With recent returns on the reservoir being excellent and the day's conditions looking good, we motored north in absolute certainty that we would catch - the only question was how many. Well two hours into the session, the answer from the Eastham-Price boat was 'not fecking many'....none in fact. I'm still not sure where we were going wrong, but a couple of hundred yards away, Rob and Stu were already into double figures.

I'm not a competitive angler by nature, but that sort of thing can lead to envy and frustration; and whilst Phil and I quietly stewed and talked of the other two using maggots and stinkbait, my normally organised boat fishing approach went completely to crap. I got my team of three wrapped around the prop, re-built my leader only to snarl it irretrievably around my rod tip on the very next cast....then spent the entire next drift re-building again....only to tangle once more. Then I got the point fly stuck in one of the drogue ropes on a sloppy back cast......... you get the idea; I was about ready to break my rods and start a John Cleese-esque kicking the boat routine.

Fortunately, we (well I - Phil was quietly getting on with things with no drama), eventually got our act together and started finding fish. And when we did, the action came thick and fast. The rainbows seemed to be herded together in the northern shallows and along the bank up to the causeway and drift after drift brought fish to the net. I continued to fish like a pillock, but somehow managed to keep catching. I finished on 17 for the day and Phil's 13 made the boat tally up to an ostensibly respectable 30.
However, to introduce some perspective to things, Rob and Stu finished on 24 and 30 fish respectively - in my view, a truer realisation of the potential we sensed at the start of the day. Well done lads, that was good fishing!

As I write a week later, the weather does seem to have taken a turn for the better. Temperatures are creeping into double figures and the sun is occasionally showing itself. On a normal year, I would be turning my thoughts to the start of evening fishing on our rivers, but at the moment that still seems like a distant glimmer of light. At what point will this horribly late spring catch up and we reach a point of 'equilibrium restored' I wonder?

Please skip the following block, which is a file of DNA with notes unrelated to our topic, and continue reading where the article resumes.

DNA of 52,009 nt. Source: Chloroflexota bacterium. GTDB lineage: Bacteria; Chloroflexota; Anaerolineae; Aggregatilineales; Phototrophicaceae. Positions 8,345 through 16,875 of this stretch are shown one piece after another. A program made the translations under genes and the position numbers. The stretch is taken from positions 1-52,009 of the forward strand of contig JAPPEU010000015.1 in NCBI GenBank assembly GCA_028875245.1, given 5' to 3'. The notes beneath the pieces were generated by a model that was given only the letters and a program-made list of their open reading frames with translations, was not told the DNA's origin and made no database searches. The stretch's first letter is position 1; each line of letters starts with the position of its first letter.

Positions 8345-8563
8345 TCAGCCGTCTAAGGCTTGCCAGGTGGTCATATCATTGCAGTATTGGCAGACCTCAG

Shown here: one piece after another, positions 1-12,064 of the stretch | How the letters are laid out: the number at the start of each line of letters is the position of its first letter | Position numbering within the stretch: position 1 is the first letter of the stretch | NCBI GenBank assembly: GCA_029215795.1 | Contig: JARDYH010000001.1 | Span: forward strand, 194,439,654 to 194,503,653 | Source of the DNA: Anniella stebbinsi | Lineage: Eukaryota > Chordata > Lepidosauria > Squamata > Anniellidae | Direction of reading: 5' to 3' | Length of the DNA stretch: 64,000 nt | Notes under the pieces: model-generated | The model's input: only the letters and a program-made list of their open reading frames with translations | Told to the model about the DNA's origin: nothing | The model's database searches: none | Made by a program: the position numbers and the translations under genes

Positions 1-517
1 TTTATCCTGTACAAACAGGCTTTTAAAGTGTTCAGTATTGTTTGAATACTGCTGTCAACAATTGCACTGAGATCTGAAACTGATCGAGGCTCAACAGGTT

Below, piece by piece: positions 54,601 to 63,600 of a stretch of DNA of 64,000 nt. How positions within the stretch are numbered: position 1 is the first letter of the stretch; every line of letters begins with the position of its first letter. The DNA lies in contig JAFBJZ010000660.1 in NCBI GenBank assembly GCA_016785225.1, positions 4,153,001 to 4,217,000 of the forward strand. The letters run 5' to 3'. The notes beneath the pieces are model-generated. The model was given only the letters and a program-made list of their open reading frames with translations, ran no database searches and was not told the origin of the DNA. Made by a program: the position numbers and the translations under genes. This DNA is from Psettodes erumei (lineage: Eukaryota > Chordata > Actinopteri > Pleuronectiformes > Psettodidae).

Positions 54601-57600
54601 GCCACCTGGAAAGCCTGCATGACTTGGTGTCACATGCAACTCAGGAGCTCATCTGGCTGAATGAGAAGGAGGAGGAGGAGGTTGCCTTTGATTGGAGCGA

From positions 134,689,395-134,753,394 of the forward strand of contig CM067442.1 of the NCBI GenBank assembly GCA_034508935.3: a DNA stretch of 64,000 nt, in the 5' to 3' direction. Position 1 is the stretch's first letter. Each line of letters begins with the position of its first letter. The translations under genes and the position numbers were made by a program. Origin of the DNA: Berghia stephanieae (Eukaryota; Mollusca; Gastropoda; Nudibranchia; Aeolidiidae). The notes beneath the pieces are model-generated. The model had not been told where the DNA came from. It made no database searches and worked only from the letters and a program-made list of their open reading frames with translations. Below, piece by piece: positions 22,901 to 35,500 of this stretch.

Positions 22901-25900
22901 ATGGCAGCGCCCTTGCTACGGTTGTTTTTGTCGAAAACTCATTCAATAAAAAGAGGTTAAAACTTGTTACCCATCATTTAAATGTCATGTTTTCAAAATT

Anonymous said...

River fishing in the UK this year has tested everyone's patience, you're right! Here in Dove-country it's been just the same. Odd days when a slight temperature rise and a drop in the wind gets insects flying but not many trout rising, and days when none of the above applies! Plus, we need some rain. Hey ho! Beats golf, mind

Steven said...

If it's any consolation, your exploits on Stocks sounds like a pretty standard days fishing for me! If I manage to get three decent casts out one after the other, I consider myself fortunate.

I had my first evening out on the Derwent this week just gone. It was a nice evening, but no fish. Had some company from an otter though, and at least one of us was catching.

Tight lines!

Peter said...

Hi Matt
The Upper Tees was the location of my first venture out this season.Despite a reasonable weather forecast [which was wrong - as usual] the fishing was very difficult,not helped at all by very low water. I did manage to avoid the blank with a copy of that Heptagenid pattern you posted last year. Lets all hope things improve soon. tight lines

Android said...

Pretty tough here in the deep south too, Matt. I have barely seen a fish rise so far this season


Fishtec blog said...

That sounds like tough going on the river, Matt.. It's been somewhat different on the Taff and surrounding rivers here in South Wales.

I won't make you too envious but we've been blessed this year with fish after fish over 3lb's in weight, and some, which are much, much bigger.

I have a couple of picture on my blog here: